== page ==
PHPA-I employees worried as contract expiry looms

SANGAY RABTEN | Thimphu

About 800 contract employees of Punatsangchhu-I Hydroelectric Project Authority (PHPA-I) are worried over their contract expiry which is due in March this year. 

Their contract expiry which coincides with the onset of the start of schools has come as a big blow for the employees as they ponder over how to meet the expenses and also find new schools for their children if they were to leave.

Recruited in October 2010, for three years, their working period was extended for two years in October 2013 and again for an additional one year in January last year ended in December 2021. The PHPA-I authority again extended the tenure for three months until March 2022. 

A woman contract employee who has two school-going children said that the impending end of their contracts had made most of them worried as they will be rendered jobless soon.

She added that the burden to cover expenses for her school-going children is also giving her sleepless nights. “Where will we go and how will we keep our home fires burning if our contracts are not extended,” she lamented. She added it would be difficult to find a job and school for their children. “We cannot afford to live in Thimphu with soaring house rent.”

“We were fortunate that the project officials extended our contract several times’’ said one of the male contract employees. Although there is no formal notification from the authorities until now, he said that their contract ends in March this year after which they will have to find alternatives. 

Another employee said that the job security of contract employees has become uncertain. “We do not know when the office would notify us to leave,” he said.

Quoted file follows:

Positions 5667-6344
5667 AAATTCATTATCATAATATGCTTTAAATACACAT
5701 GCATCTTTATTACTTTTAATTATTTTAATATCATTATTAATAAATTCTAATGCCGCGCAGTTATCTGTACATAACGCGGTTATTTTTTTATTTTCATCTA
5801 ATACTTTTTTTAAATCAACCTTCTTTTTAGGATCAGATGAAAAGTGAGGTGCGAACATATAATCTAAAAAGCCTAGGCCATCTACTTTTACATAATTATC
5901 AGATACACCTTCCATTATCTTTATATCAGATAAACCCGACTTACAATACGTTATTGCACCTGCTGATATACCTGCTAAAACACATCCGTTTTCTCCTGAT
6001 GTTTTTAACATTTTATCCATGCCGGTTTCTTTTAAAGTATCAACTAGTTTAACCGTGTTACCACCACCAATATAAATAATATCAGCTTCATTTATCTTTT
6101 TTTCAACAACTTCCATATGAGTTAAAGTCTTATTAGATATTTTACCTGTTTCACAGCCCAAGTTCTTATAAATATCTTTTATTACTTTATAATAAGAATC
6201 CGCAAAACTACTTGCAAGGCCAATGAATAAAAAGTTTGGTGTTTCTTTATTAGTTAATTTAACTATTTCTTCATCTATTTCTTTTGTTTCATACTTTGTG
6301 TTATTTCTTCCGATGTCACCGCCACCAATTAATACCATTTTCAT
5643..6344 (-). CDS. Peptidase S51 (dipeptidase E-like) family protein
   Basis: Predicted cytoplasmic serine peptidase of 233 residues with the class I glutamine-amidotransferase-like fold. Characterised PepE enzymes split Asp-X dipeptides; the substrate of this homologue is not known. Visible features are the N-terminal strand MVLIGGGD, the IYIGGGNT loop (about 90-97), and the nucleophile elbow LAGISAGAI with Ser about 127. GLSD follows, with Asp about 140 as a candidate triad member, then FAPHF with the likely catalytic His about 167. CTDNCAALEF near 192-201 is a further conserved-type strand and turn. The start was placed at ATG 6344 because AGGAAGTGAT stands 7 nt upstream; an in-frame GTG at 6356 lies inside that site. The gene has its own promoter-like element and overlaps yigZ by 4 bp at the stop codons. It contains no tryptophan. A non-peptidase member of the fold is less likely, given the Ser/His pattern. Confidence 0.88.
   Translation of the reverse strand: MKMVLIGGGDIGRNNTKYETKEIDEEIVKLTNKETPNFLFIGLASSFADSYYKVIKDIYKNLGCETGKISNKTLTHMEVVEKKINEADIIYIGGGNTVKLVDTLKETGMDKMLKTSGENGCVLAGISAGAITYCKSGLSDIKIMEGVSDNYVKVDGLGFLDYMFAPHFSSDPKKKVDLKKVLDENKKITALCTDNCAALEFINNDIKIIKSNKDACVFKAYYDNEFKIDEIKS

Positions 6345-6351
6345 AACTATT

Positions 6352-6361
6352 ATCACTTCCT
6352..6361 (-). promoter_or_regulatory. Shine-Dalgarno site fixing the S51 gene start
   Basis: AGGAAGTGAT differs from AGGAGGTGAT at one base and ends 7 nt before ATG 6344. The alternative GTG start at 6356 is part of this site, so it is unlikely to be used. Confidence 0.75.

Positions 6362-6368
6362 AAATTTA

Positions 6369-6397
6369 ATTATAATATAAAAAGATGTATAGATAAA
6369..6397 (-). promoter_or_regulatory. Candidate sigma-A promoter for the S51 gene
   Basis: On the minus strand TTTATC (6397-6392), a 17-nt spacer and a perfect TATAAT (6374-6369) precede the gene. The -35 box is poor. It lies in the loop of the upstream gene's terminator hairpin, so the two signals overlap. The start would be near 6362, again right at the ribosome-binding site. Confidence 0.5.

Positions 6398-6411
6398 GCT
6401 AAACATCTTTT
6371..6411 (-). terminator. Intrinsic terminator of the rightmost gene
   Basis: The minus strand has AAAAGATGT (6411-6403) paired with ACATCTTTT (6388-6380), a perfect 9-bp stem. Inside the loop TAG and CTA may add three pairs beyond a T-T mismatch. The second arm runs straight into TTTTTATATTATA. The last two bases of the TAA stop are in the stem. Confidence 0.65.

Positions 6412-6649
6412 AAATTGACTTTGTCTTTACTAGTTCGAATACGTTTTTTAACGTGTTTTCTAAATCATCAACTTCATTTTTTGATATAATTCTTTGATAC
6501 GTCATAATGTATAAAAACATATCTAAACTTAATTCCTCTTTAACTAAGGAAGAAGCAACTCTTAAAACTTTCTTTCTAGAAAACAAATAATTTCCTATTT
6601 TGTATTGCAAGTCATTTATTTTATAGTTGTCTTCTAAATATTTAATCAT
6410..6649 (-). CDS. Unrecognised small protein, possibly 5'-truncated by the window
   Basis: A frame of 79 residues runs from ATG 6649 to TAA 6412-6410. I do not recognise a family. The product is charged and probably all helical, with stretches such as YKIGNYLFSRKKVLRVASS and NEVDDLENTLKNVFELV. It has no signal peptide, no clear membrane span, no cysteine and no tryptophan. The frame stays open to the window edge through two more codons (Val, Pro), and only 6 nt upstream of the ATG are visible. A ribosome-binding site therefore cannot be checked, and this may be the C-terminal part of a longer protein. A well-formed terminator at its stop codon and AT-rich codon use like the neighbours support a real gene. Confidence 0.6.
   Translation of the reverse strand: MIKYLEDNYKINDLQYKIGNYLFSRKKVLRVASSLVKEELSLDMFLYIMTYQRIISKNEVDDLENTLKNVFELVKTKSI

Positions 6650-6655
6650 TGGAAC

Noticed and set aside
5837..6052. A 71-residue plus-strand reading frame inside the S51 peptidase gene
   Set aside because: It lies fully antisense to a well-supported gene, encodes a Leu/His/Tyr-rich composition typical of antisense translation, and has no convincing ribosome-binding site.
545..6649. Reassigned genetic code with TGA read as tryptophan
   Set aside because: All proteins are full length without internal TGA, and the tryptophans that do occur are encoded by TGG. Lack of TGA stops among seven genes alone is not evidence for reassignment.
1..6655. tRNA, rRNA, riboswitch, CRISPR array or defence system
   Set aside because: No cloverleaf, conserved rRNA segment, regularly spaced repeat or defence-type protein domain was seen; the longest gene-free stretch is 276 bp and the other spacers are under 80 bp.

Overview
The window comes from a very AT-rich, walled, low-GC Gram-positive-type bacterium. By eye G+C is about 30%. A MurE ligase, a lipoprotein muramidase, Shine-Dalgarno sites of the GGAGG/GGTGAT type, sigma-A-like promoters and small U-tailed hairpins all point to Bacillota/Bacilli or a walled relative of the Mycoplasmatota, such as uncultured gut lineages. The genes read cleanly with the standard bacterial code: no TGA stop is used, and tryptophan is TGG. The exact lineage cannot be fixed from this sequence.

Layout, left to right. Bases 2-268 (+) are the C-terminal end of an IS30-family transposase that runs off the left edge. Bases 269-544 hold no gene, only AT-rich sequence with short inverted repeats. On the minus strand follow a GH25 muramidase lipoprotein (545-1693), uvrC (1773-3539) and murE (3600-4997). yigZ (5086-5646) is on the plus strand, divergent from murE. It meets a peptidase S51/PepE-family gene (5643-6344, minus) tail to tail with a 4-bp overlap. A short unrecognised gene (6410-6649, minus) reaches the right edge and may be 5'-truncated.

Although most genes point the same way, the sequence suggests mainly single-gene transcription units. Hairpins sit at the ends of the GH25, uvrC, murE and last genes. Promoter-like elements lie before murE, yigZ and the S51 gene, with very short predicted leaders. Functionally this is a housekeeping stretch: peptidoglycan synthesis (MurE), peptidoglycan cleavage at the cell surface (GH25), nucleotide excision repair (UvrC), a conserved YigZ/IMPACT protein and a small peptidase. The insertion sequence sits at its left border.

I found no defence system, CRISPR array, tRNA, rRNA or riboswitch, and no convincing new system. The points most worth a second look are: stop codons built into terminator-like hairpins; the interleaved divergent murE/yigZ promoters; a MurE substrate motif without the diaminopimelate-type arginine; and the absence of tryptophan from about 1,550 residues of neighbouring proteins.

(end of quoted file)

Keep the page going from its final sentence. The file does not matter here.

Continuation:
He shared that though he thinks of returning to his village and leading a rural life, he added schools are far in his community while some areas are still not connected with a motorable road.

Seeking anonymity, another male employee said, “We owe much gratitude to the PHP-I as we have been living happily till date and our children have been studying comfortably with the help of the project.”

He said that if the contract employees have to leave soon, they would lose their only source of livelihood. He also added that the employees have to look for a new job, house, and school for the children which is very uncertain and daunting.

Another working mother shared a similar concern. She said there are also working couples in the project and if both of them lost their jobs, it would be difficult for them to start life all over again.

The contract employee also said that the academic session of their school-going children would be affected whereby the academic sessions start in February while their contract term ends in March.

“I have parents and children to look after. It would be difficult to sustain life and we wish that the project extends the term until the end of the academic year so that our children are not affected,” one employee said.

She said that while they are grateful to the project and are aware of the manpower excess with the completion of some structures at project sites, there is no alternative but to move with the completion of the term. Yet, she hopes the selection criteria for the new batch of recruits, if it happens, will be fair for them to get a second chance.

Meanwhile, the managing director of PHPA-I, Naveen Chandra Bansal said that almost 90 percent of work at the project sites is complete and there is excess manpower. However, he said there is no concrete decision to immediately terminate their contracts, and that the matter has been forwarded to the chairperson of the project- the Minister for Economic Affairs.

“It is premature to comment on this matter,” the managing director said. 

PHPA-I is an autonomous body set up for the implementation of the 1,200MW Punatsangchhu-I Hydroelectric Project (PHEP-I), a mutually beneficial Indo-Bhutan Friendship Project.

It is the first project under the 10,000MW Hydropower Development Initiative undertaken by the Royal Government of Bhutan and the Government of India. Designed to generate 5,670 million units of electricity in an average year, the Project uses 357-m of head available in about 11-km length of Punatsangchhu river. 

The Dam site is about seven km downstream of Wangdue Bridge and all other project components are on the left bank of the river between seven km and 21-km downstream of the Wangdue Bridge.

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